Five Years Later Nuclear Crisis at Fukushima Continues

Posted March 16, 2016

MP3 Interview with Tim Judson, executive director with Nuclear Information and Resource Service (NIRS), conducted by Scott Harris


Millions of Japanese citizens observed a moment of silence as their nation marked the fifth anniversary of the devastation wrought by the 9.0 magnitude earthquake and tsunami that struck on March 11, 2011. The monster quake, centered off Japan’s northeast coast, killed more than 19,000 and left some 2,500 missing and unaccounted for.

The most serious damage resulting from the earthquake occurred at the Fukushima Daiichi nuclear power complex, where three nuclear reactors lost their coolant and melted down. The disaster, the worst nuclear accident since Chernobyl, caused hydrogen explosions in containment buildings and the release of massive amounts of radioactive material into the atmosphere, ground water and the Pacific Ocean. The plant’s operator, Tepco estimates that it will take 30 to 40 years to safely decommission the now dangerously radioactive reactors. The nuclear plant is still releasing thousands of tons of radioactive water and over 1,000 tanks filled with contaminated water surround the destroyed reactors.

The Japanese government has opened two of the nation’s other nuclear plants that were shut down after the earthquake, and plans to reactivate more of the nation’s 42 commercial reactors in the months ahead. Between The Lines’ Scott Harris spoke with Tim Judson, executive director with the group, Nuclear Information and Resource Service, who assesses the status of the Fukushima nuclear disaster cleanup operation the post-Fukushima condition of the nuclear power industry in the U.S. and around the world. [Rush transcript below.]

TIM JUDSON: About a 160,000 people were evacuated from the area of Fukushima which is a fairly rural area for Japan. But there were also mistakes in the course of the evacuation, where because the utility company that operated the plant was providing incomplete information about the direction in which the radiation plume was being blown. There were people that became exposed to high levels of radiation along the roads because they were directed to evacuate using the wrong routes. So those people have suffered very high levels of exposure to radiation.

I think there's an idea that the accident happened during March and April of 2011. The reality is that this accident is not under control. They have not been able to even identify where the melted nuclear fuel is in the plants because the radiation levels inside are too high. And you know, for the last five years, there's been, because this is a coastal nuclear plant next to mountains, there's a lot of rain and groundwater.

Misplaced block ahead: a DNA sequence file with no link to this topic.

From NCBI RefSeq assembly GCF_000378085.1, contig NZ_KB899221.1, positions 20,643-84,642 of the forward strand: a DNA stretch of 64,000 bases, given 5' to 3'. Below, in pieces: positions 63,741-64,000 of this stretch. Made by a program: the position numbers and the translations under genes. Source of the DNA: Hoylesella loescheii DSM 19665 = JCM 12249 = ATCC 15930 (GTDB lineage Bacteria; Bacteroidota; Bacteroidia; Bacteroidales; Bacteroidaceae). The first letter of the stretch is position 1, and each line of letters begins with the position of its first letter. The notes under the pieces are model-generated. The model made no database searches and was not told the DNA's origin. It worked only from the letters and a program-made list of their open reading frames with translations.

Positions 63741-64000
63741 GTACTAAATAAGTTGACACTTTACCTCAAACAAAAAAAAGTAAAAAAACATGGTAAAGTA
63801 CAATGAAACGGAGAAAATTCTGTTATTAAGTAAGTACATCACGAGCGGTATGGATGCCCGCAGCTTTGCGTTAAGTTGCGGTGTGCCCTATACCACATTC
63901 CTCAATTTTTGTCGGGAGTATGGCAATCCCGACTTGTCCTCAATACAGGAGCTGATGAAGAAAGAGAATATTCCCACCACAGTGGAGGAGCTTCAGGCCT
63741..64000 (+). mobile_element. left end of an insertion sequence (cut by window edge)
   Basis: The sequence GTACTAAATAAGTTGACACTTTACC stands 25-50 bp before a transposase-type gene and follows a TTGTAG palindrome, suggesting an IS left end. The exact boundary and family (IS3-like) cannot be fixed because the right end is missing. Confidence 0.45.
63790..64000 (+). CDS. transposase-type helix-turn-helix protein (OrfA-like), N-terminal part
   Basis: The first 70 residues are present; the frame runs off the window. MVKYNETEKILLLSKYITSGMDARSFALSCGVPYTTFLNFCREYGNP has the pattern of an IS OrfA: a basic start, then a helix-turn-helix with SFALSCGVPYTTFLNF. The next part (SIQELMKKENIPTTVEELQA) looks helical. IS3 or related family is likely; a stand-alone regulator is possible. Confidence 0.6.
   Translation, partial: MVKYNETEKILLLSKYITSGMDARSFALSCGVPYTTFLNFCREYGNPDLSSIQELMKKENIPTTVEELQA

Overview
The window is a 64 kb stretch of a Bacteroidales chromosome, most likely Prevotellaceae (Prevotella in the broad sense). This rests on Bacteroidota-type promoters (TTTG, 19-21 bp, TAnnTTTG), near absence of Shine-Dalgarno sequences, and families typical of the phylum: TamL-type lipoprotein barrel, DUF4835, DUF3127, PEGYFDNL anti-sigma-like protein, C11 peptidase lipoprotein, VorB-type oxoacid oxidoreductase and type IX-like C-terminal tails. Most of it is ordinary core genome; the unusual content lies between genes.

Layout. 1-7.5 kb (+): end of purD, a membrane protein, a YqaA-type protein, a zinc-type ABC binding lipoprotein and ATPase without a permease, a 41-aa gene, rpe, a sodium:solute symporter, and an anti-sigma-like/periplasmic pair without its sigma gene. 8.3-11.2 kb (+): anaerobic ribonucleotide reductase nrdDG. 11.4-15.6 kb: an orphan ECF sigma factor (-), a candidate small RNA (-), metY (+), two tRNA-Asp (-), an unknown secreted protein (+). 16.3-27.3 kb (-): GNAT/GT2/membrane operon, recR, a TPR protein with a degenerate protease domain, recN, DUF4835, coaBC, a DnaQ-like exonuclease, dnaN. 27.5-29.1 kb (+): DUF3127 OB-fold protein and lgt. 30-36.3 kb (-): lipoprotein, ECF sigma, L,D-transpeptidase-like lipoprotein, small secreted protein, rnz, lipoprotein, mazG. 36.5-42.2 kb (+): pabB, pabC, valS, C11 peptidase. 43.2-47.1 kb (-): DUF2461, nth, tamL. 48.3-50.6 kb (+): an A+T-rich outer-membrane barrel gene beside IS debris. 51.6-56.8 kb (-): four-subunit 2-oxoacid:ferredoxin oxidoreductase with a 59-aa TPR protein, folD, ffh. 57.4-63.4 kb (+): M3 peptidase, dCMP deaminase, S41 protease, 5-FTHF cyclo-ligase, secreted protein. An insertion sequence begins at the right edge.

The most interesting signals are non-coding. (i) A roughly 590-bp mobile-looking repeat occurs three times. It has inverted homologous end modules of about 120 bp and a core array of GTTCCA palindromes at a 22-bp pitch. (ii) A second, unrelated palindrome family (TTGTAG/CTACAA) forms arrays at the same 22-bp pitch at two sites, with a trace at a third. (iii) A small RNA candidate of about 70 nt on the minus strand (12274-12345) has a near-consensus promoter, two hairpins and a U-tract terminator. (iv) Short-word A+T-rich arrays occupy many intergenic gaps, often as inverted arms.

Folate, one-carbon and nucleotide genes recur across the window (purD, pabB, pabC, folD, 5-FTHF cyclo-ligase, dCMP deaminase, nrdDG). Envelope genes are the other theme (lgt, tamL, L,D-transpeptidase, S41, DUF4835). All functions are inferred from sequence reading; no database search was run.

There's been 300 tons of radioactively contaminated water washing through the site and out into the ocean for the last five years. And the government and TEPCO have not been able to stop that constant leaching of radioactivity into the ocean for this entire time. So you have essentially the whole sort of coastal area off of Fukushima is awash in radioactive contamination. The fishing industry around there has been decimated by this. It's just not legal or safe to fish and to sell fish for consumption. There is some notion that actually Japan got lucky to some extent, for most of the first few days in which the meltdowns were occurring, the wind was actually blowing from Fukushima out to the sea, and so a lot of the radiation that was released from the meltdowns actually was pushed out over the water. And only for a couple of days during that time was the wind blowing toward communities that were on the land. That essentially saved the capital city of Tokyo of 20 million people from having to be evacuated. If the wind had been blowing in another direction, the Prime Minister Shinzo Abe has said that the capital city might have needed to be evacuated and there could have been many, many, many, more deaths in the short term from radiation exposure than there were.

So, in addition to the fact that there's clear public health issues, there's been a significant uptick in the amount of thyroid disease among children who were exposed to the radiation plumes and living in the area, you have the immense amount of social stress that comes from the dislocation that all these hundreds of thousands of people are experiencing.

BETWEEN THE LINES: I have read that in the past few months, the number of nuclear reactors under construction across the world has hit a 25-year high with around 60 to 70 reactors now being built, and this of course in spite of Fukushima and the justified concern that citizens all around the world have about the safety of nuclear power. Please comment, if you would.

TIM JUDSON: Sure. Well, I think that the notion that nuclear construction is increasing is a complicated one. I mean, there's only really nuclear plants being built in a very small handful of countries, and that includes China and South Korea, somewhat in India. But there, I think what you're probably seeing is, as far as an increase in construction, is that actually the construction of nuclear plants is constantly behind schedule. They're constantly not meeting deadlines. So you're noticing essentially, sort of a backlog of reactors that should have been completed by now, being met with reactors that are starting to be built and that might look like there's more reactors under construction. What we really expect to see is that this industry globally is fading. We'e got reactors that are closing in the U.S., Germany is planning to phase out nuclear power, even France, which is the most nuclear country in the world, is planning to reduce its reliance on nuclear power pretty extensively in the next ten years. This industry is really at a plateau, or declining. And I think more likely, the latter.

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